Right now as I sit here, I am typing this article on one computer, editing audio on another, watching Tweetdeck on an ipad, messaging colleagues on my phone and listening to Trump on the TV. I am being pinged constantly in Slack, replying to emails, and I have single tasking that I will get to…
I’m looking forward to grabbing a sandwich later today, a five-minute window when I can check my second email inbox, text people as I walk across traffic, pick up stuff for dinner tonight so that when I’m standing in the kitchen making it I can also chat to people on the phone or listen to a podcast and then fall into bed and while I’m sleeping, wake up and scroll my Instagram and check my email.
It’s called multi-tasking like a mofo.
It’s called driving yourself into the ground.
It’s called ‘this is bad for you and you must stop, you wanker’
But we all do it. And when it comes to multitasking, Aussies are among the worst. According to a study, almost three quarters of us peruse the internet while watching TV, and a third of us do it while we’re cooking dinner or on the loo. Is no place sacred?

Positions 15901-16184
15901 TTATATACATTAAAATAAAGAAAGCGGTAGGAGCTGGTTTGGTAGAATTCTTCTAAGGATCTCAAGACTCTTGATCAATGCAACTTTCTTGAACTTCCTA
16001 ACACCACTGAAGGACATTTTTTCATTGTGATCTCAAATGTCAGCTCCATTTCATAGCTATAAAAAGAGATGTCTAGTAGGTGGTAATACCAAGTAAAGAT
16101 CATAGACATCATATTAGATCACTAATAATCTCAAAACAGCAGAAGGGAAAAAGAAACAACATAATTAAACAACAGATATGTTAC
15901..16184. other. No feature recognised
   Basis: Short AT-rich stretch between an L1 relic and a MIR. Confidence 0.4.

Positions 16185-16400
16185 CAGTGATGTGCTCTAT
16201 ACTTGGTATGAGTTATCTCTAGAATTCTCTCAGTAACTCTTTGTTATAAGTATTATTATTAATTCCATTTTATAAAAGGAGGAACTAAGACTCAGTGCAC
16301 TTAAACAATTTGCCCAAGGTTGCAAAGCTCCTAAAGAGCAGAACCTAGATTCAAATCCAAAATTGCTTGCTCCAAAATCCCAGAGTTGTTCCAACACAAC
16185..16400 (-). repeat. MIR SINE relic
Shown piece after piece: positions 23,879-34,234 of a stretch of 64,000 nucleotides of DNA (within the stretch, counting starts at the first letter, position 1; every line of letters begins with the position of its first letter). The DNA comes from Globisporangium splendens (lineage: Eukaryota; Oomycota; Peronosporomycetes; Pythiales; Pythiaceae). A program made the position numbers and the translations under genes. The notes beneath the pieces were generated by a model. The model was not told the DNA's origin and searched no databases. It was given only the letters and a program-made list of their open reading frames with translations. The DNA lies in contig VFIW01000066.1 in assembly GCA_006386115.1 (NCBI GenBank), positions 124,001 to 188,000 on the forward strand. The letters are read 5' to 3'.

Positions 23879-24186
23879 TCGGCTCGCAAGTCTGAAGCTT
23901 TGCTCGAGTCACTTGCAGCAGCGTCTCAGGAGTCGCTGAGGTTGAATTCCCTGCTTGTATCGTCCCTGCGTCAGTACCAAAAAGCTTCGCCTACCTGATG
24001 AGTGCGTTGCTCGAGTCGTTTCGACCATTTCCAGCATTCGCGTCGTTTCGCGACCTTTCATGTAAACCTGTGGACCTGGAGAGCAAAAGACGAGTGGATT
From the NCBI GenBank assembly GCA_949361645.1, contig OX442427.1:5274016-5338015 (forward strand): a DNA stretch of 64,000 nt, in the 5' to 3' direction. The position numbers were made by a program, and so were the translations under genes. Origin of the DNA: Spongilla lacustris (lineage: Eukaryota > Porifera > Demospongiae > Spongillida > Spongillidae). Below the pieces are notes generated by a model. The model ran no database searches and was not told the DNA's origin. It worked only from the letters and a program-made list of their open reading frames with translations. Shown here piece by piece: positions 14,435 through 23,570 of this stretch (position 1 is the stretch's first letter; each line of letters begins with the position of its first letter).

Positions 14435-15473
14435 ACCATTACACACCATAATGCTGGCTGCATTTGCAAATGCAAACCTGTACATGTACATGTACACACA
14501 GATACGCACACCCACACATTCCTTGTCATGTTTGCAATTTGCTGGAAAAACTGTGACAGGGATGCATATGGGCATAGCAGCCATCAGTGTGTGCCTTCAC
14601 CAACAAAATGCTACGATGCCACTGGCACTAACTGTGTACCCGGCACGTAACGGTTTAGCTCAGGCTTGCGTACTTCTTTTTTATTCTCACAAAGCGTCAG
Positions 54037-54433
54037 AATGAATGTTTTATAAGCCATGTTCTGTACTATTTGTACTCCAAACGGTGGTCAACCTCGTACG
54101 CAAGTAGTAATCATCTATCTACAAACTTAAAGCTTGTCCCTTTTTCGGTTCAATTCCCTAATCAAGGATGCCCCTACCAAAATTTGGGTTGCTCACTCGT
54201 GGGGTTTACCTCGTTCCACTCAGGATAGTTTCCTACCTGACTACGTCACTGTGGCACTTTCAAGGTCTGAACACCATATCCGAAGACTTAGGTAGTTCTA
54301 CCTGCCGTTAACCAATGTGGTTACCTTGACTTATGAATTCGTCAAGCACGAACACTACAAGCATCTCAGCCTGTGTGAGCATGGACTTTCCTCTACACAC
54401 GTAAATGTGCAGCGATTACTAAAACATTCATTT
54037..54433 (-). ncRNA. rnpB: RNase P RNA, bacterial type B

And it’s making us sick. The science on multi-tasking is irrefutable. Not only does it make you wired and irritable, it puts you at danger of being hit by a car while texting and it drains the glucose levels in your brain so that before long you end up depleted. It also puts you at risk of depression and social anxiety, lowers your IQ, and wreaks havoc on your memory. And every time you flick from task to task, you end up losing 23 minutes. So it’s not even productive.
And then I heard about Single Tasking.
Single tasking is when you focus on one task at a time, as the name suggests, and it's the perfect solution to the brain fatigue of multi-tasking. It accepts that the brain isn't wired to focus on two things at once.
It's tough to break the habit of overloading your brain, but once you do the benefits are plentiful. It allows you to prioritise what needs to get done and helps you maintain your focus. If you schedule time to check your emails or social media, they won't monopolise your day, and the frazzled feeling you get from switching between unfinished tasks fades.